events, and in other promises to the like effect. The rest of the 
promises and prophecies to this purpose are so many, that to 
recite them all would swell the book too large ; and therefore I 
must suppose that the reader, perusing the sacred Scripture 
itself, will acquaint himself with them there.' 1 Only a few I 
shall repeat. 

" In thy seed shall all the nations of the earth be blessed." 
(Gen. xxii. 18.) 

" The sceptre shall not depart from Judah, nor a lawgiver 
from between his feet, until Shiloh come." (Gen. xlix. 10.) 

The whole of the second Psalm is a prophecy of the kingdom 
of Christ. "Why do the heathen rage, and the people imagine 
a vain thing ? The kings of the earth set themselves, and the 
rulers take counsel together against the Lord and against his 
anointed, &c. Yet have I set my King upon my holy hill of 
Sion. I will declare the decree ; the Lord hath said unto me, 
Thou art my Son, this day have I begotten thee : ask of me, 
and I will give thee the heathen for thine inheritance, and 
the uttermost parts of the earth for thy possession. Be wise, 
therefore, O ye kings ! Be learned, ye judges of the earth ! 
Serve the Lord with fear, and rejoice with trembling. Kiss the 
Son lest he be angry, and ye perish," &e. 

" For thou wilt not leave my soul in hell, neither wilt thou 
suffer thine holy one to see corruption." (Psalm xvi. 10.) 

" Dogs have compassed me ; the assembly of the wicked have 
enclosed me : they pierced my hands and my feet. { may tell 

h Lege Disputationem Grege«tii cum Herbano Jiuleo. 


all my bones : they looked and stare upon me : they part my 
garments among them, and cast lots upon my vesture." (Psalm 
xxii. 16—18.) 

"■ They gave me also gall for my meat ; and in my thirst 
they gave me vinegar to drink." (Psalm lxix. 21.) 

" Who hath believed our report, and to whom is the arm 
of the Lord revealed ? for he shall grow up before him as a 
tender plant, and as a root out of a dry ground. He hath no 
form nor comeliness ; and when we shall see him, there is no 
beauty that we should desire him. He is despised and rejected 
of men; a man of sorrows, and acquainted with grief; and we 
hid, as it were, our faces from him : he was despised, and we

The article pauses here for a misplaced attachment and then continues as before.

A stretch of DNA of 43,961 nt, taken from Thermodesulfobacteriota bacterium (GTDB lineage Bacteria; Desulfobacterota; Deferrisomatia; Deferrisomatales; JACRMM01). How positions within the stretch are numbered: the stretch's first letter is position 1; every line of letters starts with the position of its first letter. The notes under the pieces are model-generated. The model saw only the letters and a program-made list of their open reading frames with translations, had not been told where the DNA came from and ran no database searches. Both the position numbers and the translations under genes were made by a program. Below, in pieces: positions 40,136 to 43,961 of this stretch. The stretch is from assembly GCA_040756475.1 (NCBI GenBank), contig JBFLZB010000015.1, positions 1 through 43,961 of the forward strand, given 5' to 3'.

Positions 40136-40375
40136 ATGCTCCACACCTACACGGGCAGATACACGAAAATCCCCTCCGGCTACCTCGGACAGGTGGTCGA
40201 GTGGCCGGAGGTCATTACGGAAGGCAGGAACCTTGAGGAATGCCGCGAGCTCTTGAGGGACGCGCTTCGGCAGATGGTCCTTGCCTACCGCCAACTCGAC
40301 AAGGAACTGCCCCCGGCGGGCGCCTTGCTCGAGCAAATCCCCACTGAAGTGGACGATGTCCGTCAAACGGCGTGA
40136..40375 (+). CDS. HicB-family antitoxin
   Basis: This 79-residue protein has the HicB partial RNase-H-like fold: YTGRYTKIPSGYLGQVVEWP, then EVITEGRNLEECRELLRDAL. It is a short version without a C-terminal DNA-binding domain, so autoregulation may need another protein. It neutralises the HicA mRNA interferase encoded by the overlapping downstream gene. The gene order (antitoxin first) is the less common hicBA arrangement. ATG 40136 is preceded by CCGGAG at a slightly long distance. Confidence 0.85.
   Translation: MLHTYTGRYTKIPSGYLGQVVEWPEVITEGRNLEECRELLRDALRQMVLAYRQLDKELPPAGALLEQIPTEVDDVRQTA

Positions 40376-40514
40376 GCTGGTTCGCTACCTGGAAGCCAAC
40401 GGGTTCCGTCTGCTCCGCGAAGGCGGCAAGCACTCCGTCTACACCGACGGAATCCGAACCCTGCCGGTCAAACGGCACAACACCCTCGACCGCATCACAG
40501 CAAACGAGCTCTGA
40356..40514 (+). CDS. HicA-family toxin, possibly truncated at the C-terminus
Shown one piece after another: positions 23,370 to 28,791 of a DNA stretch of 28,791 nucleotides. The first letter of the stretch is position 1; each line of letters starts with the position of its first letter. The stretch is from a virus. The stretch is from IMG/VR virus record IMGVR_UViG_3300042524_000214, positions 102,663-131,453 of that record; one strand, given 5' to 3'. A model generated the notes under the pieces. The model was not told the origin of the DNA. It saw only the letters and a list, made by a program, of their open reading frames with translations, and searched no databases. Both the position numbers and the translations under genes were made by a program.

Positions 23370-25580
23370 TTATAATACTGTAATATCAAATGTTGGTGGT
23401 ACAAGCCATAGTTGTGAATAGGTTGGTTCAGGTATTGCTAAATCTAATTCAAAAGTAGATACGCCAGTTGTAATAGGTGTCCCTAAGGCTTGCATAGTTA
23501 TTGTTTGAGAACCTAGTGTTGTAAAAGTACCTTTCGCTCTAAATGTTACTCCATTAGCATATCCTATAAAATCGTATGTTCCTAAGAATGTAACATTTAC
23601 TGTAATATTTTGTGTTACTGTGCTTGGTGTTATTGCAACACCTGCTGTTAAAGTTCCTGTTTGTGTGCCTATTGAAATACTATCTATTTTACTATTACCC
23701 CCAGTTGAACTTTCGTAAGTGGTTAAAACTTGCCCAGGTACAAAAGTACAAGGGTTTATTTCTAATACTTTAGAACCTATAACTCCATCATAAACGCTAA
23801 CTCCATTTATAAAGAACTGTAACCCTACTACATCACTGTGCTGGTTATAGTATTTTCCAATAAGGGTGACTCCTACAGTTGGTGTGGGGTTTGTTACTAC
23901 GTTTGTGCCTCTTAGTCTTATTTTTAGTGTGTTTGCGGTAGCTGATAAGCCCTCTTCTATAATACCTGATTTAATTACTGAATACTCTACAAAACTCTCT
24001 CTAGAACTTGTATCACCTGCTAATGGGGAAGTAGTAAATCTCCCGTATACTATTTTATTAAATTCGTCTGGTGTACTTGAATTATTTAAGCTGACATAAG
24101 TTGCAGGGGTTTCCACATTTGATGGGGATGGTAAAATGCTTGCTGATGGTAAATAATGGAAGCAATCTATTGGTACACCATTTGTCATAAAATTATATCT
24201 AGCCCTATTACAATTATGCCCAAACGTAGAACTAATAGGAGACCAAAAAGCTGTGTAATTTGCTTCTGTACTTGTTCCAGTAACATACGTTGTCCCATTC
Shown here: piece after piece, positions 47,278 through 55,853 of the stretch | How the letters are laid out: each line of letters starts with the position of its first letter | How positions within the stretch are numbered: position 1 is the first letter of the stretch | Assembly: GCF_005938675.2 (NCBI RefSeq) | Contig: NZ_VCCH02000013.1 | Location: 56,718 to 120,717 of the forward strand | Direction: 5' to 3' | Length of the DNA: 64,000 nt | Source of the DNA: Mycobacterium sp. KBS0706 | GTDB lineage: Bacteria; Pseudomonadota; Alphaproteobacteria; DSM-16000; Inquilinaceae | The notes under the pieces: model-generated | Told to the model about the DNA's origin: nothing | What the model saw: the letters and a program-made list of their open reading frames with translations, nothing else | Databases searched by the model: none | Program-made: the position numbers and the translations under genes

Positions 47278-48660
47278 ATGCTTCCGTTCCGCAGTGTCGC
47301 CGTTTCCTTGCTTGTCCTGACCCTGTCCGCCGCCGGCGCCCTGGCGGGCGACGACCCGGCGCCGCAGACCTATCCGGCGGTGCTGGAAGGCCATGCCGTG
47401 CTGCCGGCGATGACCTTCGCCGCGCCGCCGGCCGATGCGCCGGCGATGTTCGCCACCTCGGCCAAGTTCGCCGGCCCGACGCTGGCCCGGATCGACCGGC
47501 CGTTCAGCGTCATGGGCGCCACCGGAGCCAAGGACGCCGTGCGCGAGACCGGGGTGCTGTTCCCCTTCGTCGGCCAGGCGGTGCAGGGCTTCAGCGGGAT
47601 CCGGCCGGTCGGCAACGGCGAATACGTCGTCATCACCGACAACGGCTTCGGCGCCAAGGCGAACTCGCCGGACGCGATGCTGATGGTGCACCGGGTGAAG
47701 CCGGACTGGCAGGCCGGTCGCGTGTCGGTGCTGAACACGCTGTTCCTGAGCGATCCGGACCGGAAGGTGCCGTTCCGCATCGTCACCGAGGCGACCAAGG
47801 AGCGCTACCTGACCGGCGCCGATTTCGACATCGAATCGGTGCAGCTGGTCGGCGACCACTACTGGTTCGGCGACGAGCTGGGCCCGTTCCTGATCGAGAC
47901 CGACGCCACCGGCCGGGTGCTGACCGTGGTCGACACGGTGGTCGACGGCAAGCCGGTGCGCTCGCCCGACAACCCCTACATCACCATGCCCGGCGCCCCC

esteemed him not. Surely he hath borne our griefs, and carried 
our sorrows ; yet, we did esteem him stricken, smitten of God, 
and afflicted. But he was wounded for our transgressions, he 
was bruised for our iniquities ; the chastisement of our peace 
was upon him, and with his stripes we are healed. All we, like 
sheep, have gone astray ; we have turned every one to his own 
way, and the Lord hath laid on him the iniquity of us all. He 
was oppressed, and he was afflicted, yet he opened not his mouth: 
he is brought as a lamb to the slaughter, and as a sheep before 
the shearers is dumb, so he opened not his mouth. He was 
taken from prison, and from judgment, and who shall declare 
his generation : for he was cut off out of the land of the living ; 
for the transgression of my people was he stricken ; and he 
made his grave with the wicked, and with the rich in his death, 
because he had done no violence, nor was any deceit in his 
mouth ; yet it pleased the Lord to bruise him : he hath put 
him to grief. When thou shalt make his soul an offering for 
sin, he shall see his seed, he shall prolong his days, and the 
pleasure of the Lord shall prosper in his hand. He shall see of 
the travail of his soul, and shall be satisfied ; by his knowledge 
shall my righteous servant justify many, for he shall bear their 
iniquities : therefore will I divide him a portion with the great, 
and he shall divide the spoil with the strong ; because he hath 
poured out his soul unto death, and he was numbered with the 
transgressors, and he bare the sin of many, and made intercession 
for the transgressors." (Isa. liii.) 

" For unto us a child is born ; unto us a son is given ; and 
the government shall be upon his shoulders, and his name shall 
be called Wonderful, Counsellor, The Mighty God, The Ever- 
lasting Father, The Prince of Peace : of the increase of his go- 


vernment and peace there shall he no end, upon the throne of 
David, and upon his kingdom, to order it, and to establish it 
with judgment and with justice, from henceforth even for ever. 
The zeal of the Lord of Hosts will perform this." (Isa. ix. 6 ) 

" Behold, a virgin shall conceive and hear a son, and shall 
call his name Immanuel." (Isa. vii. 14.) 

" Seventy weeks are determined upon thy people, and upon 
thy holy city, to finish the transgression, and to make an end of 
sins, and to make reconciliation for iniquity, and to bring in 
everlasting righteousness, and to seal up the vision and prophecy, 
and to anoint the most Holy. Know, therefore, and understand, 
that from the going forth of the commandment to restore and 
to build Jerusalem, unto the Messiah the Prince, shall be seven 
weeks and threescore and two weeks ; the street shall be built, 
and the wall even, in troublous times ; and after threescore and 
two weeks shall Messiah be cut off, but not for himself; and 
the people of the prince, that shall come, shall destroy the city 
and the sanctuary, and the end thereof shall be with a flood, and 
unto the end of the war desolations are determined; and he shall 
confirm the covenant with many for one week, and in the midst 
of the week he shall cause the sacrifice and the oblation to cease, 
and for the overspreading of abomination he shall make it deso- 
late, even until the consummation, and that determined be poured 
upon the desolate." (Dan. ix. 2-4, &c.)